Over at CJR, Curtis Brainard has a thoughtful piece on the George Will and Nicholas Dawidoff/Freeman Dyson controversies. Brainard is right that while Will is just out of control on global warming, Dawidoff needs to be handled with more subtlety. As he concludes about the Freeman Dyson profile:
Dawidoff’s profile strikes me as legitimate in conception, but flawed in execution. Petit is right—to “squelch” this article would have been a shame. While exploring the importance of honest and transparent skepticism (as opposed to the more duplicitous kind proffered by people like Will) to science overall, however, Dawidoff could have done more to challenge the idea that, in this particular instance, Dyson is doing more good than harm.
Yes, exactly. Nobody (I hope) would argue that Freeman Dyson shouldn’t be profiled. However, we are absolutely right to argue that he shouldn’t be profiled as a global warming skeptic by a journalist who can’t navigate (in Dawidoff’s own words) “a dense thicket of mitigating scientific indicators that all have the timbre of truth and the ring of potential plausibility.”
I have strong feelings about this case for many reasons. One is my great fear for the treatment of science in the media, which I consider to be in dangerous decline. Another, relatedly, is pride in my profession. After all, I understand the journalistic lure towards profiling the contrarian, the underdog…hey, wait a minute, that’s why the main character in my book Storm World is a global warming skeptic, Bill Gray, who is probably as distinguished in his own field (hurricane science) as Dyson is, who is of the same generation, and who is also a colorful, even admirable character!
But by God, that doesn’t mean I let Gray get away with the climate science skepticism in the way that Dyson does in Dawidoff’s profile. Of course not. I contextualized Gray’s arguments to show just how out of the mainstream they are, how his distrust of climate models is generational, and so on. I did not leave the reader with any sense that Gray’s arguments ought to be adopted or that they’re on the same footing with the robust scientific consensus on climate change.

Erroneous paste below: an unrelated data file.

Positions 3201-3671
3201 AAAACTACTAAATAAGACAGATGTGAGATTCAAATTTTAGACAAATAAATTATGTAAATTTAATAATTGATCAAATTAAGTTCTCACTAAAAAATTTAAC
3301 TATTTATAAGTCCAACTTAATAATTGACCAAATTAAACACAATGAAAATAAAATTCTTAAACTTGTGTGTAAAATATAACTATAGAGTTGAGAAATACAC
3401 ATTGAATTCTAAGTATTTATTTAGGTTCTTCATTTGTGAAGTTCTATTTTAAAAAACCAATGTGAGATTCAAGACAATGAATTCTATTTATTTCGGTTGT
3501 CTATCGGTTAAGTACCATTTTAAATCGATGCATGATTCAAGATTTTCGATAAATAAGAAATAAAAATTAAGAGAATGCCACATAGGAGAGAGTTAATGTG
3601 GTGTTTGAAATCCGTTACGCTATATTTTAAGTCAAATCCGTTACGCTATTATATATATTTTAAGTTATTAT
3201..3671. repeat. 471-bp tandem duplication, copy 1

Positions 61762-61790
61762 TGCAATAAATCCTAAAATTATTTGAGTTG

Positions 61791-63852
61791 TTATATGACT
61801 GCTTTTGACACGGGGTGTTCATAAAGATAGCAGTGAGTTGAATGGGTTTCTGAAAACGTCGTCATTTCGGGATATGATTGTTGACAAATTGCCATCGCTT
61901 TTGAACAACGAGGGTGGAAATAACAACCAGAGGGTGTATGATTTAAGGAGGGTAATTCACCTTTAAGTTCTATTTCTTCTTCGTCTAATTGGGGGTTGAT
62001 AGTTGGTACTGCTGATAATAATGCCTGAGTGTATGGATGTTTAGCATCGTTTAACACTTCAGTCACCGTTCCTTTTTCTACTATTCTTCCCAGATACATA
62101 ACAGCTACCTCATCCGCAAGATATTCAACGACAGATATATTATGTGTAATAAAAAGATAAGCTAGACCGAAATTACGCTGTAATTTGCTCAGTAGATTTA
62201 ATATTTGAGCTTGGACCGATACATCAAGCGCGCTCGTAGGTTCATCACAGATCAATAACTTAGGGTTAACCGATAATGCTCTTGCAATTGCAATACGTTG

But then, I’m a climate change journalist, and this was a balancing act I felt capable of executing–and indeed, scientists widely praised my book. And that’s precisely the point. It ought to be standard, in the media, that when some freelancer pitches a story that relates to a highly controversial scientific subject, a kind of vetting process ensues to be certain that it is going to be handled with the proper nuance and expertise. Unfortunately, this rarely happens; indeed, the “death of science journalism” that we’re seeing right now makes it less and less likely that sensitive science-related stories will be handled properly if they’re handled at all.
In sum, the George Will and Nicholas Dawidoff cases are extremely important because of what they say about science coverage at this time of incredible media industry transition and upheaval, a time when bloggers are turrning to Twitter even as we could lose the Boston Globe. My point is this: If you don’t like the kind of writing that Will and Dawidoff represent, then you had better stand up for science journalists at this critical time. Because without them, expect many, many more Will and Dawidoff controversies and scandals.